How can I print literal curly-brace characters in a string and also use .format on it?

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How can I print literal curly-brace characters in a string and also use .format on it?
x = " { Hello } {0} "
print(x.format(42))

gives me : Key Error: Hello\

I want to print the output: {Hello} 42

Asked By: Schitti

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Answer #1:

You need to double the {{ and }}:

>>> x = " {{ Hello }} {0} "
>>> print(x.format(42))
' { Hello } 42 '

Here’s the relevant part of the Python documentation for format string syntax:

Format strings contain “replacement fields” surrounded by curly braces {}. Anything that is not contained in braces is considered literal text, which is copied unchanged to the output. If you need to include a brace character in the literal text, it can be escaped by doubling: {{ and }}.

Answered By: Greg Hewgill

Answer #2:

Python 3.6+ (2017)

In the recent versions of Python one would use f-strings (see also PEP498).

With f-strings one should use double {{ or }}

n = 42
print(f" {{Hello}} {n} ")

produces the desired

 {Hello} 42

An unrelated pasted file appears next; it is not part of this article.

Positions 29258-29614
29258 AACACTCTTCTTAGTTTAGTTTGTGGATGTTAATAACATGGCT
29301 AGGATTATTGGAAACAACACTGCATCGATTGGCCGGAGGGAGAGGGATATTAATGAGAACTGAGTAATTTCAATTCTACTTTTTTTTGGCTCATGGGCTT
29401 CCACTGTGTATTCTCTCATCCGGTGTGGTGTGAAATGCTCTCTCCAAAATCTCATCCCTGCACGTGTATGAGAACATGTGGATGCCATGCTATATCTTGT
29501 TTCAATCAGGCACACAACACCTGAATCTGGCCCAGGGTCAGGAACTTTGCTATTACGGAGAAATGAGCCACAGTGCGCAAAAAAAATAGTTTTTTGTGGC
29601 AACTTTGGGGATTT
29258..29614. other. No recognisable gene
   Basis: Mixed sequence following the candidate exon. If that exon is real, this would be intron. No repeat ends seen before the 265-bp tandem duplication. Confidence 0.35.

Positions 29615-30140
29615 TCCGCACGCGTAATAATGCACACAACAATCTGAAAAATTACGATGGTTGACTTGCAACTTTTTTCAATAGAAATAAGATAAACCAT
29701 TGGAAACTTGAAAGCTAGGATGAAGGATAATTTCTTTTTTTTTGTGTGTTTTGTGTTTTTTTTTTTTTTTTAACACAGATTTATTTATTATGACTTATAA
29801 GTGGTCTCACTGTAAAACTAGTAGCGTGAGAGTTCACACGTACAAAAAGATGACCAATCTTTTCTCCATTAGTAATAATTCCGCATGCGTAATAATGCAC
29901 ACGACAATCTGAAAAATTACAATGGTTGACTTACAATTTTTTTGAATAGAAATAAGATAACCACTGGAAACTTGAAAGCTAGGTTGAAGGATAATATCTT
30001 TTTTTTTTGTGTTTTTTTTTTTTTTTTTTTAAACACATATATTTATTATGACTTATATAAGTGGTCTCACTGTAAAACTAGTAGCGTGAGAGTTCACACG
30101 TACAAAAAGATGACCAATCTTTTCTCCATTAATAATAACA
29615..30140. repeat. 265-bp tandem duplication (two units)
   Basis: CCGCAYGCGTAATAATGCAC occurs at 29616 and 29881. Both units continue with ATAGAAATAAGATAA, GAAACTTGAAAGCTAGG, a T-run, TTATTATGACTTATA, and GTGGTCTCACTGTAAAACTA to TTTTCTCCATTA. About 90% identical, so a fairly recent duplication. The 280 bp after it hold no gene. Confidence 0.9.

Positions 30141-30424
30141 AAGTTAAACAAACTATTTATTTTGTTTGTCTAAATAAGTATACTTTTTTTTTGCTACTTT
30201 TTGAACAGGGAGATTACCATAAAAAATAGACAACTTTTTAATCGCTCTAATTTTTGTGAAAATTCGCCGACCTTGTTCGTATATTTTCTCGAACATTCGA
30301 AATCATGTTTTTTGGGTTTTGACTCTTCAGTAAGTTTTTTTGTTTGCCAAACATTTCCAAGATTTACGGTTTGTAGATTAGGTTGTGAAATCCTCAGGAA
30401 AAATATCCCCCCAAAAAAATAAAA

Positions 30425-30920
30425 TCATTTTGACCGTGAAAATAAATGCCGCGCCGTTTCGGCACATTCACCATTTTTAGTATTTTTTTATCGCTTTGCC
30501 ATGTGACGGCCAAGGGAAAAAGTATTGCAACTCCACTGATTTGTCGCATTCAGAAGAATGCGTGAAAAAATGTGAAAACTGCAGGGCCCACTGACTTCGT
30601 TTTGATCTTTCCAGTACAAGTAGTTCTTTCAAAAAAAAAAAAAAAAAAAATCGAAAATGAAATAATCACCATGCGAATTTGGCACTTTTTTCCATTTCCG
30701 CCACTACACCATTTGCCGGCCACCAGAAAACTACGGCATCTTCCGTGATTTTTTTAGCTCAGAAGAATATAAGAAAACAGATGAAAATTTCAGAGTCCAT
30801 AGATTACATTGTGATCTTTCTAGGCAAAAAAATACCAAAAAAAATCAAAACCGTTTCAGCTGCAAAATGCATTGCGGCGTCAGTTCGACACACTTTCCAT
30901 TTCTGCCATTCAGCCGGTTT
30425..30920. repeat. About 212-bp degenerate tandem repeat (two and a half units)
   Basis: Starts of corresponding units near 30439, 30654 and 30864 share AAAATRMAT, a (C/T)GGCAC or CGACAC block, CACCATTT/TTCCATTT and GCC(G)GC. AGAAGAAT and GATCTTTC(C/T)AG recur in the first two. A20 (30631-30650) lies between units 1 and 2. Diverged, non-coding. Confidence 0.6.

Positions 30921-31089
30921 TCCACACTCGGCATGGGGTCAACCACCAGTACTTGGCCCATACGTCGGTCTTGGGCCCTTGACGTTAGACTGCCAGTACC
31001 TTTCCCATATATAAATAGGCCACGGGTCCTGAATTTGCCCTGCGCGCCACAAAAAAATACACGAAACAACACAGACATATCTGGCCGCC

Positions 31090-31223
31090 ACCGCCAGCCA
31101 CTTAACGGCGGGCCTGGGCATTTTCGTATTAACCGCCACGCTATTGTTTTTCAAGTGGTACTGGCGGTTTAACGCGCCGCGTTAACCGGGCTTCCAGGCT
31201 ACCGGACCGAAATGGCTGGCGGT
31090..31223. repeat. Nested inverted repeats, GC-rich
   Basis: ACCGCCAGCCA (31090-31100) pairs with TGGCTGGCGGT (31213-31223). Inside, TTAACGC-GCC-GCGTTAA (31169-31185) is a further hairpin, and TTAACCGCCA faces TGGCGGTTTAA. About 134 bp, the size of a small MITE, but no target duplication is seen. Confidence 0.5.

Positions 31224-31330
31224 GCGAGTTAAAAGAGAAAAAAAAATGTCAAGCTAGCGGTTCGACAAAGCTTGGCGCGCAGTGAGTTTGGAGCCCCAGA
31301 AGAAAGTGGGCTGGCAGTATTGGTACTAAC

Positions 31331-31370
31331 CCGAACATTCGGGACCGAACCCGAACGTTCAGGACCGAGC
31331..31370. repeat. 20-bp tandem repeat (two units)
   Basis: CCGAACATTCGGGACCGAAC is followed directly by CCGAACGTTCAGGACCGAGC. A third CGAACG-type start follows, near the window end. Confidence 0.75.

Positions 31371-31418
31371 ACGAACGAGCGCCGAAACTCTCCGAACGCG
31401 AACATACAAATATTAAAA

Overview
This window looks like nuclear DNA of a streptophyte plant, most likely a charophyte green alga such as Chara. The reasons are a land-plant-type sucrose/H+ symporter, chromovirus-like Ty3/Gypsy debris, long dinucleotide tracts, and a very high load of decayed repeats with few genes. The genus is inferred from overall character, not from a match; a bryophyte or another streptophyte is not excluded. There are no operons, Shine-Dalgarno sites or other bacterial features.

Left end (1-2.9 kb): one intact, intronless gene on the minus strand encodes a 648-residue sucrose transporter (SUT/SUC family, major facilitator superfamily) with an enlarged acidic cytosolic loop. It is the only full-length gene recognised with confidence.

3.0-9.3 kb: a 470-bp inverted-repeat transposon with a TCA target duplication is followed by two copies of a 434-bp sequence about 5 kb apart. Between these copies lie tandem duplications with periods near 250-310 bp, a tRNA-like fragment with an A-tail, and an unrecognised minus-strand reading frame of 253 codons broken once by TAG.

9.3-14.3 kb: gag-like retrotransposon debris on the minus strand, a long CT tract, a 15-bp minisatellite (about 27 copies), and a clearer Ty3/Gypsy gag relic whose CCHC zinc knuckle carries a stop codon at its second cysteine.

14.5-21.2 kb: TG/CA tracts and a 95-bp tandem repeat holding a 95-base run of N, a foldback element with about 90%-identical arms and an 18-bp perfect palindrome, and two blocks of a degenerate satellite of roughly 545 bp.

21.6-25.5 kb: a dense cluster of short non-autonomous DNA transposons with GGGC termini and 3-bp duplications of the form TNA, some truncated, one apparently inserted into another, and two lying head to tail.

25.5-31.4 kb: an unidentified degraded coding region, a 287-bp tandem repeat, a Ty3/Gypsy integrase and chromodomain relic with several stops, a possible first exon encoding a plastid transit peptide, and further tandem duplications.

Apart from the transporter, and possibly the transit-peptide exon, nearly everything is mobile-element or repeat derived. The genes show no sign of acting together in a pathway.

If you need to resolve an expression in the brackets instead of using literal text you’ll need three sets of brackets:

hello = "HELLO"
print(f"{{{hello.lower()}}}")

produces

{hello}
Answered By: divenex

Answer #3:

You escape it by doubling the braces.

Eg:

x = "{{ Hello }} {0}"
print(x.format(42))
Answered By: Kamil Kisiel

Answer #4:

The OP wrote this comment:

I was trying to format a small JSON for some purposes, like this: '{"all": false, "selected": "{}"}'.format(data) to get something like {"all": false, "selected": "1,2"}

It’s pretty common that the “escaping braces” issue comes up when dealing with JSON.

I suggest doing this:

import json
data = "1,2"
mydict = {"all": "false", "selected": data}
json.dumps(mydict)

It’s cleaner than the alternative, which is:

'{{"all": false, "selected": "{}"}}'.format(data)

Using the json library is definitely preferable when the JSON string gets more complicated than the example.

Answered By: twasbrillig

Answer #5:

Try doing this:

x = " {{ Hello }} {0} "
print x.format(42)
Answered By: DNR

Answer #6:

Try this:

x = "{{ Hello }} {0}"

Answered By: pajton

Answer #7:

Although not any better, just for the reference, you can also do this:

>>> x = '{}Hello{} {}'
>>> print x.format('{','}',42)
{Hello} 42

It can be useful for example when someone wants to print {argument}. It is maybe more readable than '{{{}}}'.format('argument')

Note that you omit argument positions (e.g. {} instead of {0}) after Python 2.7

Answered By: George Aprilis

Answer #8:

If you need to keep two curly braces in the string, you need 5 curly braces on each side of the variable.

>>> myvar = 'test'
>>> "{{{{{0}}}}}".format(myvar)
'{{test}}'
Answered By: Richard

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